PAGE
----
severity

Changelog

Tests return a number of failures—most often, this is the count of rows returned by the test query, but it could be a custom calculation. Generally, if the number of failures is nonzero, the test returns an error. This makes sense, as test queries are designed to return all the rows you don't want: duplicate records, null values, etc.

It's possible to configure tests to return warnings instead of errors, or to make the test status conditional on the number of failures returned. Maybe 1 duplicate record can count as a warning, but 10 duplicate records should count as an error.

The relevant configs are:

  • severity: error or warn (default: error)
  • error_if: conditional expression (default: !=0)
  • warn_if: conditional expression (default: !=0)

Conditional expressions can be any comparison logic that is supported by your SQL syntax with an integer number of failures: > 5, = 0, between 5 and 10, and so on.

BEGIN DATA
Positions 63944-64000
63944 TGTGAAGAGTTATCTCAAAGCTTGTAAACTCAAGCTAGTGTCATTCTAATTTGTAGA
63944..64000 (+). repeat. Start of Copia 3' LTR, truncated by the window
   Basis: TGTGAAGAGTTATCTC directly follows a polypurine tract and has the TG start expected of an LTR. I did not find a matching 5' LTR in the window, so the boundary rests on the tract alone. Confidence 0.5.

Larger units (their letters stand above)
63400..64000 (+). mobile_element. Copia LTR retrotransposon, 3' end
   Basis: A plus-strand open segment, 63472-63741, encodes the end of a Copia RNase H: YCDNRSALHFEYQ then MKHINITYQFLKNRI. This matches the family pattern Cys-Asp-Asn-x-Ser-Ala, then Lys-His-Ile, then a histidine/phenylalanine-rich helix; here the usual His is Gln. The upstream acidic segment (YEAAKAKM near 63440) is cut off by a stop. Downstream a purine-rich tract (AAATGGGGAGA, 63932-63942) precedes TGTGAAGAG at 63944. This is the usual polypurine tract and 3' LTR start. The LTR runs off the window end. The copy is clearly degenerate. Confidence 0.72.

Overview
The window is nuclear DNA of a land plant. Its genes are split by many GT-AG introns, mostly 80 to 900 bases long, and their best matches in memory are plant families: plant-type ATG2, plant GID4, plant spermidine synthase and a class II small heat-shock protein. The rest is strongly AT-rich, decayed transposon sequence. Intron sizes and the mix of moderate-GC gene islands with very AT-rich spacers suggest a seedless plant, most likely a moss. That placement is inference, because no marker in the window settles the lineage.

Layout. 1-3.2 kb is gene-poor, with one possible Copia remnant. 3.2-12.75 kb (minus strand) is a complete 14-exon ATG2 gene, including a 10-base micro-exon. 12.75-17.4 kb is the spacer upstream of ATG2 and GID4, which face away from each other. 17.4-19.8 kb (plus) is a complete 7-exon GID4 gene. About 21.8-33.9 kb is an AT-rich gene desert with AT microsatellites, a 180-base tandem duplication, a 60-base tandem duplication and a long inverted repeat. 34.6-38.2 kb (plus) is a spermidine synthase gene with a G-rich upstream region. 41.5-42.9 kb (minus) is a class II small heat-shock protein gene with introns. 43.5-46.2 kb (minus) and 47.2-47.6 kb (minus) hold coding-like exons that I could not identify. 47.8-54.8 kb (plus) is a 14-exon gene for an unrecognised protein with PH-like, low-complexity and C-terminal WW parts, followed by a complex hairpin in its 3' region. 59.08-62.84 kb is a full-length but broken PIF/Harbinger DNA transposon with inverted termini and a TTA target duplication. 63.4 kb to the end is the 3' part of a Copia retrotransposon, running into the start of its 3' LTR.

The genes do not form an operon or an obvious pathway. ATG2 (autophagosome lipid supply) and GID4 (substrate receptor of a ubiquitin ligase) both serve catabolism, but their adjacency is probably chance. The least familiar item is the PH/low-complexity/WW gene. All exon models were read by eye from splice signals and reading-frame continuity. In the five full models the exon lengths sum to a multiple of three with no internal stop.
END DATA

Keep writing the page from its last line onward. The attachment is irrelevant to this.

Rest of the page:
Here's how those play in practice:

  • If severity: error, dbt will check the error_if condition first. If the error condition is met, the test returns an error. If it's not met, dbt will then check the warn_if condition. If the warn condition is met, the test warns; if it's not met, the test passes.
  • If severity: warn, dbt will skip the error_if condition entirely and jump straight to the warn_if condition. If the warn condition is met, the test warns; if it's not met, the test passes.

Note that test warn statuses will return errors instead if the --warn-error flag is passed. Unless dbt is told to treat warnings as errors, a test with warn severity will never return an error.

Configure a specific instance of a generic (schema) test:

models/<filename>.yml
version: 2
models:
- name: large_table
columns:
- name: slightly_unreliable_column
tests:
- unique:
severity: error
error_if: ">1000"
warn_if: ">10"